EGU General Assembly 2022
© Author(s) 2022. This work is distributed under
the Creative Commons Attribution 4.0 License.

Estimating canopy and stand structure in hybrid poplar plantations from multispectral UAV imagery

Elio Romano1, Massimo Brambilla1, Carlo Bisaglia1, Francesca Giannetti2, Clara Tattoni3, Nicola Puletti4, and Francesco Chianucci4
Elio Romano et al.
  • 1Council for Agricultural Research and Economics (CREA), Research Centre for Engineering and Agro-Food Processing, Via Milano 43, 24047 Treviglio, Italy (
  • 2geoLAB – Laboratory of Forest Geomatics, Department of Agriculture, Food, Environment and Forestry, Università degli Studi di Firenze, Via San Bonaventura 13, 50145 Firenze, Italy
  • 3DAGRI Dipartimento di Scienze e Tecnologie Agrarie, Alimentari Ambientali e Forestali, University of Florence, 50121 Firenze, Italy
  • 4CREA-Research Centre for Forestry and Wood, viale S. Margherita 80, Arezzo, Italy

Accurate estimates of canopy cover (CC),tree and stand structure are required to manage poplar plantations effectively. However, traditional measurements are limited by the cost and time-consuming nature of field methods, which inherently have limited the large scale adoption of in situ approaches. Satellite remote sensing has the advantage of broader geographical coverage, but its spatial and temporal resolution is often not suited for tree- to stand-scale applications as required in precision plantation forestry. Recently, unmanned aerial vehicles (UAVs) have become very popular in forestry. In this contribution, we tested the use of UAVs for retrieving plot-level canopy and stand attributes in hybrid poplar plantations, which were sampled in Northern Italy. A multispectral camera sensor was equipped to a multi-rotor UAV, and was used to acquire orthorectified images of 50 poplar plantations, each 0.25 ha in size, with varying age and plant density. In addition, field optical measurements of canopy structure made by digital cover photography and mensurational attributes derived from tree inventory were also performed and used as ground truth data.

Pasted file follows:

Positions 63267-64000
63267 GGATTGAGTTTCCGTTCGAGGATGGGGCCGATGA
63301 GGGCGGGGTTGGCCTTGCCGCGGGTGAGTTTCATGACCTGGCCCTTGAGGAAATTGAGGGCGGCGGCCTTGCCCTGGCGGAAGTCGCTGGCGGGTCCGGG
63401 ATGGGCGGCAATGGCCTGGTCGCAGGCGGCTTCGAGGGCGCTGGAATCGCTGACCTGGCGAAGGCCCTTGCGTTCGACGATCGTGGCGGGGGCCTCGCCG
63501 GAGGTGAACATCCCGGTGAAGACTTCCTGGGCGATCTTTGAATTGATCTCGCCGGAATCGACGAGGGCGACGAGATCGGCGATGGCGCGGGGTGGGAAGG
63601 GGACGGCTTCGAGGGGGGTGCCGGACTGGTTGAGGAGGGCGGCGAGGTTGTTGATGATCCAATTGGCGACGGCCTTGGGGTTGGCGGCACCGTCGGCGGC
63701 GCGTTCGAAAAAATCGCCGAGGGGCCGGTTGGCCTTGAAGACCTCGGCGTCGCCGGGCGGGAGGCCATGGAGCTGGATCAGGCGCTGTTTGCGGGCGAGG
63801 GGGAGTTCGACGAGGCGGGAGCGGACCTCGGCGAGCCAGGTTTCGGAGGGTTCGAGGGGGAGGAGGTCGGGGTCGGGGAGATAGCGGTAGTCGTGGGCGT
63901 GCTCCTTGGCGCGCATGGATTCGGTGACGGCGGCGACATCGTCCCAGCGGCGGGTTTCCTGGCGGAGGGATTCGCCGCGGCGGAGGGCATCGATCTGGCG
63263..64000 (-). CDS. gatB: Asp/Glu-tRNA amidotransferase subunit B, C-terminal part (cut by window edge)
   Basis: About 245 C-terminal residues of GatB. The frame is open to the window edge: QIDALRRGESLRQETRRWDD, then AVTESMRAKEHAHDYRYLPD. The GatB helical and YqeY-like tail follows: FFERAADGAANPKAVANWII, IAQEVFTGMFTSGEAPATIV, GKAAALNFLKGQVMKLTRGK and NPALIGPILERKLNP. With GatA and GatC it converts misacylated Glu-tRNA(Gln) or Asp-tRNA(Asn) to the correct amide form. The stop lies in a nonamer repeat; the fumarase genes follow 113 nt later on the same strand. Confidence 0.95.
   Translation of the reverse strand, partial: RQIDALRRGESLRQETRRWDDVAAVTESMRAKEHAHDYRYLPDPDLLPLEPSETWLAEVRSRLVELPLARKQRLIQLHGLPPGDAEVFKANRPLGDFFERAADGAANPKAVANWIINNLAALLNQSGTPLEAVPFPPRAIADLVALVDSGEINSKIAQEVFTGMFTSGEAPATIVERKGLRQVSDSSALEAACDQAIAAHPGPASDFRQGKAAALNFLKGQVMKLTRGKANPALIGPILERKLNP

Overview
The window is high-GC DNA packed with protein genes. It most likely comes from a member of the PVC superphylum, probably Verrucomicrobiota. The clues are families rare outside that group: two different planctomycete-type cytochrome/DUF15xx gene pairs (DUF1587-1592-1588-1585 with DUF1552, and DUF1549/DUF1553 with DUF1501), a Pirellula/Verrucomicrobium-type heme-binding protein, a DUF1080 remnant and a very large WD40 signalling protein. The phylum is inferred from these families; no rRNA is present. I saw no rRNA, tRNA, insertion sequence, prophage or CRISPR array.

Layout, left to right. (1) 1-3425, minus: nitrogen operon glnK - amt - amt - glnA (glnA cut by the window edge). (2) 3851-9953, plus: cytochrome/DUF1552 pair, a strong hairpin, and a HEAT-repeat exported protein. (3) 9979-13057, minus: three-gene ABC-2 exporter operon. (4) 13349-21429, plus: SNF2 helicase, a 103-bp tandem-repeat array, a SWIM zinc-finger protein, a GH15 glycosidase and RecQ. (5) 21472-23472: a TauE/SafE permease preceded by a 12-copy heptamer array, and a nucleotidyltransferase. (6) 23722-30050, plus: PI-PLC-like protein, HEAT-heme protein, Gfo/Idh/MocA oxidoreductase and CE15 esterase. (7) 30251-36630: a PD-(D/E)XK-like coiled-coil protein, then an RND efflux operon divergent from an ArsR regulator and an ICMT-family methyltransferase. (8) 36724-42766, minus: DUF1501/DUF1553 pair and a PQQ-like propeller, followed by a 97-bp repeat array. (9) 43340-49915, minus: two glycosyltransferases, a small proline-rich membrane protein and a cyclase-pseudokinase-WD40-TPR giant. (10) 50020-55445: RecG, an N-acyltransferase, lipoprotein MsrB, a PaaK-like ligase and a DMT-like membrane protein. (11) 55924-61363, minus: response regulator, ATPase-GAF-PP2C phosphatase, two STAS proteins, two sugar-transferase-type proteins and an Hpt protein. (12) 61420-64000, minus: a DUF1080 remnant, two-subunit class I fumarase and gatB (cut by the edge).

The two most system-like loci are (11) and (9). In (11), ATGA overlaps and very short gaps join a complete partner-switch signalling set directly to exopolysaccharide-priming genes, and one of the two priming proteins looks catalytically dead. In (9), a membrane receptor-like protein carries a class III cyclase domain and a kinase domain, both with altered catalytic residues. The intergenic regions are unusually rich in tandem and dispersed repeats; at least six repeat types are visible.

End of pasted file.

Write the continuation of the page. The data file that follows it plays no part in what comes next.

The very high resolution of UAV imagery (<10 cm) allowed to efficiently perform a Simple Linear Iterative Clustering (SLIC) algorithm for superpixels generation, which was used to delineate individual poplar crowns automatically. The segmented images were then processed using Gray-Level Co-occurrence Matrices (GLCM) to calculate specific texture attributes, which were benchmarked against ground truth measurements.

Results indicated that multispectral UAVs can estimate canopy and stand structure attributes in poplar plantations reliably and accurately. Based on model performance indicators, the best model is that relating stand features to image dissimilarity. Its RMSE is in line with the standard deviations of the observed values, meaning that the error associated with the prediction is in line with the uncertainty of the calibration dataset.

The basal area, the volume of the trunk and the crown volume were the most correlated attributes with image dissimilarity valued from GLCM.By contrast, crown cover (CC) and leaf area index (LAI) were the model's attributes that could fit the worse following the clustering effect of plants’ age and the leverage occurring in some stands that results in ground truth data overestimation.

We concluded that use of UAVs can be considered an efficient tool in poplar plantation forestry. Considering the multi-scale nature of poplar plantation interventions, UAVs are particularly relevant as they can bridge between field and satellite measurements. Regarding the latter, the high resolution of UAV imagery also allows calibrating metrics from coarser scale satellite products, avoiding or reducing the need for field calibration efforts.

How to cite: Romano, E., Brambilla, M., Bisaglia, C., Giannetti, F., Tattoni, C., Puletti, N., and Chianucci, F.: Estimating canopy and stand structure in hybrid poplar plantations from multispectral UAV imagery, EGU General Assembly 2022, Vienna, Austria, 23–27 May 2022, EGU22-5661,, 2022.